You may know BYOD & MDM but can you COPE?
Hot on the heels of GoMo News accusing an Ovum analyst of using FTMA (Far Too Many Abbreviations) here, Antenna Software has sent GoMo News a tin of alphabet soup. It’s intended to symbolise the fact that many organisations and their associated IT departments a drowning in a sea of acronyms. Regular GoMo News readers will almost certainly be familiar with a couple of the terms in question. Such as BYOD (Bring Your Own Device) and MDM (Mobile Device Management) but Antenna is highlighting a growing problem.
So in a blog here, Antenna tries to help us all out by explaining the meanings of COIT, COPE, MAM, MIM and MRM.
GoMo News reckons that COPE (Corporate Owned, Personal Enabled) which is a possible response by IT departments to problems caused by BYOD is key.
With COPE, organisations supply employees with a popular smartphone (hopefully of their liking).
Then they create a split personality on the handset itself with corporate apps and sensitive data kept well separated from the user’s own personal activity.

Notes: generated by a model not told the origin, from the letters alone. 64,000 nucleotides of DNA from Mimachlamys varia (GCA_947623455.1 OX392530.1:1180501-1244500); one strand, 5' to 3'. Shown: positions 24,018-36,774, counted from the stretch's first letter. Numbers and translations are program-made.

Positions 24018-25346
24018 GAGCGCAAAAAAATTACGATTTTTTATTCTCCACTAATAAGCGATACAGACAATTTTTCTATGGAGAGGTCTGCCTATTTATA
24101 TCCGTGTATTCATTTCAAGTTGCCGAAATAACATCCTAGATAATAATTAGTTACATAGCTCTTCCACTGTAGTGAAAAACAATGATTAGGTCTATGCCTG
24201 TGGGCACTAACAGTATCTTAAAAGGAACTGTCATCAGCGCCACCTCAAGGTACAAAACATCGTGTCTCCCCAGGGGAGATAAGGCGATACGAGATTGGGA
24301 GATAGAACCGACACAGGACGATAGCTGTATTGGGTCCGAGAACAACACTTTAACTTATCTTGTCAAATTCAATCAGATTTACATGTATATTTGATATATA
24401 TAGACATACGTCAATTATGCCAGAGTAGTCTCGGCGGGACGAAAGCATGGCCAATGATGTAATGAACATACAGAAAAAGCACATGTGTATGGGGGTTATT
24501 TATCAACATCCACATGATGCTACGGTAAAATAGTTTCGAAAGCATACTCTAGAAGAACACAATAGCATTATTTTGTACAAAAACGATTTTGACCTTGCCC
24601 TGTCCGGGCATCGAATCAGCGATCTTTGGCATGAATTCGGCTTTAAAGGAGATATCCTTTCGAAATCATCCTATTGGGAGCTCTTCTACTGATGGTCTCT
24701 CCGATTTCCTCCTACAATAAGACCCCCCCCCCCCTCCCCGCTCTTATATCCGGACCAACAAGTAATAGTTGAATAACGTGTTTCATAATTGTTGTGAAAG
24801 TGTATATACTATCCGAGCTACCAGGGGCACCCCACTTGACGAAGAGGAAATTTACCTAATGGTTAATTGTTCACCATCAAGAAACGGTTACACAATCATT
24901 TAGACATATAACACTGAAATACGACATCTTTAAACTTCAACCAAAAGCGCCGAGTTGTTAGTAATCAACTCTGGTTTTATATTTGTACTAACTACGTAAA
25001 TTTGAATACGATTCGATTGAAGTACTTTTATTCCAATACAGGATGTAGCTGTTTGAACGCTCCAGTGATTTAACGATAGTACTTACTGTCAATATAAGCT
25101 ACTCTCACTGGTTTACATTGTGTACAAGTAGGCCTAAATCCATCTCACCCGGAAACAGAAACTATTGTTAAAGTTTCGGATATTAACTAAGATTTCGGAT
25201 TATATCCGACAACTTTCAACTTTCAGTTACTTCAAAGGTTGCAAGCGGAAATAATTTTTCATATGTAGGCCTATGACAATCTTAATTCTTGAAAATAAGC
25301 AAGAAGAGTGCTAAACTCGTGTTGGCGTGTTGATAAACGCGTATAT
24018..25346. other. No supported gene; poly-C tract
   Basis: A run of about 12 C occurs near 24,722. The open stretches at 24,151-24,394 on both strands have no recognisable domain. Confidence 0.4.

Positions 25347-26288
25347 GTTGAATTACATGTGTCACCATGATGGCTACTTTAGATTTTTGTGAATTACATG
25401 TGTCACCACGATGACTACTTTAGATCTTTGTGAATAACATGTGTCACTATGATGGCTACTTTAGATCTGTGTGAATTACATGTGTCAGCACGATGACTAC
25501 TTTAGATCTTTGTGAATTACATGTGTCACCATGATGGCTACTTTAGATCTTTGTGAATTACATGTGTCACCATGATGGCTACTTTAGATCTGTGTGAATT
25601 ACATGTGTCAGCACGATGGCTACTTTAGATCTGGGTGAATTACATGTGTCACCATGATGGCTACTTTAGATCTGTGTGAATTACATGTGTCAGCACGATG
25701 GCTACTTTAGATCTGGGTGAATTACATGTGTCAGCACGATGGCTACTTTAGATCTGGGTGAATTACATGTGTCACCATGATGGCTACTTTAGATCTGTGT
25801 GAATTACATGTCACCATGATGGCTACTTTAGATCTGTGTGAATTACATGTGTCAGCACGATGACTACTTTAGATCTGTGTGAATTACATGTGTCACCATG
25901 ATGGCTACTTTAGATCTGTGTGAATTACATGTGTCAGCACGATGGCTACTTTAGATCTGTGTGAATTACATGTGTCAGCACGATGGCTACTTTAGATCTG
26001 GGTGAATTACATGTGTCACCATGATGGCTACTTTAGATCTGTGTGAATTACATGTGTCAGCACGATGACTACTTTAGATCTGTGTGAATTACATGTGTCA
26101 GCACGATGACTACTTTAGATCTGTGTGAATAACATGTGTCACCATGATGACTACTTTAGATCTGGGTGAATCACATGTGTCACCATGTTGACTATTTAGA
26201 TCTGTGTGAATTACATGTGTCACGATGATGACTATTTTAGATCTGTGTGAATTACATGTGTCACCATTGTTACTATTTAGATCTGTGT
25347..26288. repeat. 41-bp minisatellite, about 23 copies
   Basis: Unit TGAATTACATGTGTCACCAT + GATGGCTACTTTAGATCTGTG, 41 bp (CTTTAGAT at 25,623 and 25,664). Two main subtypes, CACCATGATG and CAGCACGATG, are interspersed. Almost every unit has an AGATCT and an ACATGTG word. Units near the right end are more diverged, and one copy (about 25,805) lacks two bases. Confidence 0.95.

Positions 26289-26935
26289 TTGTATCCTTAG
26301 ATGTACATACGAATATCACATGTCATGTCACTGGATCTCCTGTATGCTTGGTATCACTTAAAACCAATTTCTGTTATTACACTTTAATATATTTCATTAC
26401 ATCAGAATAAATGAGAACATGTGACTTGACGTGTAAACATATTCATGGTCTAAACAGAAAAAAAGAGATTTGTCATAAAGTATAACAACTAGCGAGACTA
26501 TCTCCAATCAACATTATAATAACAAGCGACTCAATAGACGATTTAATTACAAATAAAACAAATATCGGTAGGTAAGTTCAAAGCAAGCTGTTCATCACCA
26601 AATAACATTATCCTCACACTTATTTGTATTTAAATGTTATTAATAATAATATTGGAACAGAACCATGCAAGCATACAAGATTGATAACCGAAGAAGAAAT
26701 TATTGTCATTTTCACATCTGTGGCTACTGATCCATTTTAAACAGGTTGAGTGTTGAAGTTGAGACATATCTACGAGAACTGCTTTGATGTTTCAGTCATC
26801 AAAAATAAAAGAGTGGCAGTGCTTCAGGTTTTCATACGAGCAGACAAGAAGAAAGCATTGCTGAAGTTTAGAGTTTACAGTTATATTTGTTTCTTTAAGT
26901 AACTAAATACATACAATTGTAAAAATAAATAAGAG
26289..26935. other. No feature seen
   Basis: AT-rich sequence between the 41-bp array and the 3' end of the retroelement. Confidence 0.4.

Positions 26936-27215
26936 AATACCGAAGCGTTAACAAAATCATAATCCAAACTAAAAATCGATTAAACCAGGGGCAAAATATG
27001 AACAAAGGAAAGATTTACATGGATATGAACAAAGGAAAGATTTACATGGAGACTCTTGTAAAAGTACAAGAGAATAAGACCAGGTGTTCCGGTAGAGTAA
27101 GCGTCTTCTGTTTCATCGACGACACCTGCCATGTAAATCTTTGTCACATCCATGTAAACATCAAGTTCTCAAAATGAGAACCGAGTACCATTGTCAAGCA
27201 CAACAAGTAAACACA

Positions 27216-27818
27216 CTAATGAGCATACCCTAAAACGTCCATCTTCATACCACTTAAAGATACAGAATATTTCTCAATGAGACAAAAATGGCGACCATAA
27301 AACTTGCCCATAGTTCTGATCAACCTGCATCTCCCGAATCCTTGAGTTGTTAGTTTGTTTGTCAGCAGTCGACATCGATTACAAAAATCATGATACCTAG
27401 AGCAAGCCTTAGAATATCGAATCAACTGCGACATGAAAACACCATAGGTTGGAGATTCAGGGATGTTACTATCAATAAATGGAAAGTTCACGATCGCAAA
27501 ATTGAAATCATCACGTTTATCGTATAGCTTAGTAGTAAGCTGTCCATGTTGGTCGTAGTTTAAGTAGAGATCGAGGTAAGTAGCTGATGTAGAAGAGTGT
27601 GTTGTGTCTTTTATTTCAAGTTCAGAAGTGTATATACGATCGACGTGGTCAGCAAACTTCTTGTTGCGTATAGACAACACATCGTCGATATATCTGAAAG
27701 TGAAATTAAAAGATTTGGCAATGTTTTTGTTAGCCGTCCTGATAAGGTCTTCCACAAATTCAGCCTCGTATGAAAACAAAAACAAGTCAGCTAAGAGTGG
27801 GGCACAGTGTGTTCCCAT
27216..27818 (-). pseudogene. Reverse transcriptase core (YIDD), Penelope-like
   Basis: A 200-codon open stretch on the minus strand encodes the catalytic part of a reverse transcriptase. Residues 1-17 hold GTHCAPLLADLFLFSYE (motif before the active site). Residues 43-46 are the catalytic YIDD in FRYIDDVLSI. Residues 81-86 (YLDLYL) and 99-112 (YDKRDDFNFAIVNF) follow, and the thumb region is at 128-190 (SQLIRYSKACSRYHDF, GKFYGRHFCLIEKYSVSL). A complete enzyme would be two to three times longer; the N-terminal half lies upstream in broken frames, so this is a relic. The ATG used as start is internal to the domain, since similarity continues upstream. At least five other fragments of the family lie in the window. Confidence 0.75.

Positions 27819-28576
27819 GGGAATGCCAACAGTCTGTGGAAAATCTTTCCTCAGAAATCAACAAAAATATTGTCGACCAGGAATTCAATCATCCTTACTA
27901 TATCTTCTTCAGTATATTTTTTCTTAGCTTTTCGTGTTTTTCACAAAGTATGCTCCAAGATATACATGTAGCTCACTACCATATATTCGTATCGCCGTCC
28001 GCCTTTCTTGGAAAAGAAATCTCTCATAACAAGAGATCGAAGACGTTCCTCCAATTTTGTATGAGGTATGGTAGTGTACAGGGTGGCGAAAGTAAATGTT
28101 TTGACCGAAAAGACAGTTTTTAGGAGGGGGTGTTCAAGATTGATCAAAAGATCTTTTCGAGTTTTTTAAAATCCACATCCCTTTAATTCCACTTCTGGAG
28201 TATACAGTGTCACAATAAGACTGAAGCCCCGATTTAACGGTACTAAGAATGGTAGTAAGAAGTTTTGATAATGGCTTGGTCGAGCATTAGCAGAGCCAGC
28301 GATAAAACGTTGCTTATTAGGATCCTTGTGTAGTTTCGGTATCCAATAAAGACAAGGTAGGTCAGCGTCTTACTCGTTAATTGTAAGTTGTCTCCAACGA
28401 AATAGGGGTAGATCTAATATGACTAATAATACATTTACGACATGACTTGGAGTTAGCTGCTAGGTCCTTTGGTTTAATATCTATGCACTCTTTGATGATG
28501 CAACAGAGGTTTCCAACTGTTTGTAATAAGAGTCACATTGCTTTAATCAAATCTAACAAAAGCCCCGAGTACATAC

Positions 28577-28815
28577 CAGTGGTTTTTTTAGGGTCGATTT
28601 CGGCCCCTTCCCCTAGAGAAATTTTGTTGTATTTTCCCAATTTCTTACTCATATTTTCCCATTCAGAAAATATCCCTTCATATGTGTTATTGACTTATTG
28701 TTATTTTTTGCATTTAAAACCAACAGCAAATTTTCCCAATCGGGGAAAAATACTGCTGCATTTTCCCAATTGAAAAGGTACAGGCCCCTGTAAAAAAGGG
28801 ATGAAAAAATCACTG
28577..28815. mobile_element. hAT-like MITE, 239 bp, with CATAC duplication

Then there’s MAM – Mobile Application Management. This refers to software and services that help companies publish, distribute, secure, and manage business applications on mobile devices.
Unlike MDM, which goes deeper into the management of device firmware and configuration, MAM focuses more on the management of just the apps and content.
Unfortunately, in its enthusiasm to help journalist and the general public out with what’s going on in the mobile/IT workspace, the company committed a cardinal error.
The acronymn which Antenna doesn’t have, of course, is BYOA – Bring Your Own App. Very trendy.
GoMo News readers will have read numerous of our articles on the efficient use of mobile marketing with QR codes.
If it is a QR code, then there’s a 99 per cent chance the device being used to scan the code in is actually a smartphone or tablet.
So you don’t put a QR code on your PR blurb and then have it point to a standard HTML rather than mobile friendly landing page. Go to the back of the class.